Webinar Archives

Apr 21

Taking Hit Identification to the Next Level by Screening Billions of Compounds Efficiently and Cost Effectively with Machine Learning Enabled DNA Encoded Libraries and Virtual Screening

Dr. Steven Jerome

Product Manager, Hit Discovery

The chemical space available to drug discovery is vast, estimated conservatively at 1020-1024 compounds, yet traditional, structure-based experimental and virtual methods such as high throughput screening and docking have been limited to around ten million compounds per screening campaign. Examining only a tiny fraction of available chemical space limits chemotype diversity and decoration, available IP space, and scores and affinities from virtual screening and experimental screening, respectively. In order to cost effectively screen much larger chemical spaces in the billions of compounds, two machine learning enabled approaches have been developed. DNA encoded libraries (DEL) enable screening billions of synthesized compounds but are limited due to high rates of experimental false positives and negatives. Employing machine learning, we describe an approach using experimental DEL results that identifies false negatives and biproducts in a more favorable property space. Secondly, the advent of on-demand, synthesizable libraries has made multi-billion compound chemical spaces experimentally and virtually accessible. However brute force examination of such chemical libraries incurs significant experimental and computational costs, promoting the use of less accurate virtual screening techniques. To enable efficient chemical space exploration using an accurate scoring function, we have developed an active learning-based method employing AutoQSAR/DC machine learning and Glide SP docking as the learner. Results from Active Learning Glide screening of 100 million to billion compound screens show increased chemical diversity and GlideScore of hits relative to brute force screening of subsets of the libraries. Results and costs from these two new methods suggest billion compound library screens should replace the smaller (1-10 million compound), traditional screens commonly employed today.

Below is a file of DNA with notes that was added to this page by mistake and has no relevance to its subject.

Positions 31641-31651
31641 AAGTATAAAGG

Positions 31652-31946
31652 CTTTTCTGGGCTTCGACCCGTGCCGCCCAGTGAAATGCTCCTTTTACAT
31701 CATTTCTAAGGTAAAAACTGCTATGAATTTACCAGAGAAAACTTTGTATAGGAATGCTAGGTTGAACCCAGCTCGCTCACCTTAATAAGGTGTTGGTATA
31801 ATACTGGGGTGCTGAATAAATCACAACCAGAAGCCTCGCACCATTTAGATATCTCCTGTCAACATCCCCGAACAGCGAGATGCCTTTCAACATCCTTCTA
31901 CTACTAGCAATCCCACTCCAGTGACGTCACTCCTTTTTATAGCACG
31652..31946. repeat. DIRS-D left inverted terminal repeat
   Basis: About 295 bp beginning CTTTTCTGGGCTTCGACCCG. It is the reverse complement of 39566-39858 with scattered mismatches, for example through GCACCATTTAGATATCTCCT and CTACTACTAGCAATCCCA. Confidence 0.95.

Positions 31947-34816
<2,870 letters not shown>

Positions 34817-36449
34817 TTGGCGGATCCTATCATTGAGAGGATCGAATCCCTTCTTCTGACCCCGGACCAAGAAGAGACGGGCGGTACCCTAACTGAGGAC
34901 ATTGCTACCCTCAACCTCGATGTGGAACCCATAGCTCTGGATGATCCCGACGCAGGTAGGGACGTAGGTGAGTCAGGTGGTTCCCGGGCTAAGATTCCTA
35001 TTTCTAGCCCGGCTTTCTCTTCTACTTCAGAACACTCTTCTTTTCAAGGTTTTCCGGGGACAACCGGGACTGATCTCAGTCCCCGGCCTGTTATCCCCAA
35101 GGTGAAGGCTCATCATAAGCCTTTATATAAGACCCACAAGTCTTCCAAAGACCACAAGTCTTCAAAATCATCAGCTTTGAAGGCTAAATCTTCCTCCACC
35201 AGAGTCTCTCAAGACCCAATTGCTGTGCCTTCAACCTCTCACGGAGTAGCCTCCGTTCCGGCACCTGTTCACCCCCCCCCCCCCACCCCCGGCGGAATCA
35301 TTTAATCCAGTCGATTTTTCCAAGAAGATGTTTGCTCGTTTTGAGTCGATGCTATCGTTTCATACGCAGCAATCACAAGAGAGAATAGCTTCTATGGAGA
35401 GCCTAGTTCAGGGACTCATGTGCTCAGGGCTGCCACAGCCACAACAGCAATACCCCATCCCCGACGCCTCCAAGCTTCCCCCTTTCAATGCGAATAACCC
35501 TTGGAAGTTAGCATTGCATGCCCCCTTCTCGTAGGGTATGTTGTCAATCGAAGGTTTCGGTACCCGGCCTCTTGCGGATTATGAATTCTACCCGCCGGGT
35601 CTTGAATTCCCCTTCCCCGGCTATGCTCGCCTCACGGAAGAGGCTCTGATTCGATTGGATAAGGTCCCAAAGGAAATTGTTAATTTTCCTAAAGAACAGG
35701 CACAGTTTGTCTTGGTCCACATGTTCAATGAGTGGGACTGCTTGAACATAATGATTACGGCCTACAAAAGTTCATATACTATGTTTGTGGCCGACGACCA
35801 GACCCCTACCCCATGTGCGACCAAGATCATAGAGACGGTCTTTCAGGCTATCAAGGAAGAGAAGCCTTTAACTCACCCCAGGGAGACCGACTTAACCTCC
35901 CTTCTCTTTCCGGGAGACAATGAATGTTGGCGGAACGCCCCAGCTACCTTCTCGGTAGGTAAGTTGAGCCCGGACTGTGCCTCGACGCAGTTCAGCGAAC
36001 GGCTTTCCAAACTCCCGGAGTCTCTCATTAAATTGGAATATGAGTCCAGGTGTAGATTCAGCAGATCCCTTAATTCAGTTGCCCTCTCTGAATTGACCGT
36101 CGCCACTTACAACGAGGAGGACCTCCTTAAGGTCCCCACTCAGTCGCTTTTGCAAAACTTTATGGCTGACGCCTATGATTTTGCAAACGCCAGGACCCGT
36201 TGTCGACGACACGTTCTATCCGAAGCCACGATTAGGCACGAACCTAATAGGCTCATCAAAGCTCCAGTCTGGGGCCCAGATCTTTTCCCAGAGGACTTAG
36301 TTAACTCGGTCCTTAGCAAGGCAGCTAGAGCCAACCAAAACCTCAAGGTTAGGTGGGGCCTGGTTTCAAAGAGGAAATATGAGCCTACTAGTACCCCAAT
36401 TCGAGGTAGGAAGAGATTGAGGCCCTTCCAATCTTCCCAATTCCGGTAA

Back To Top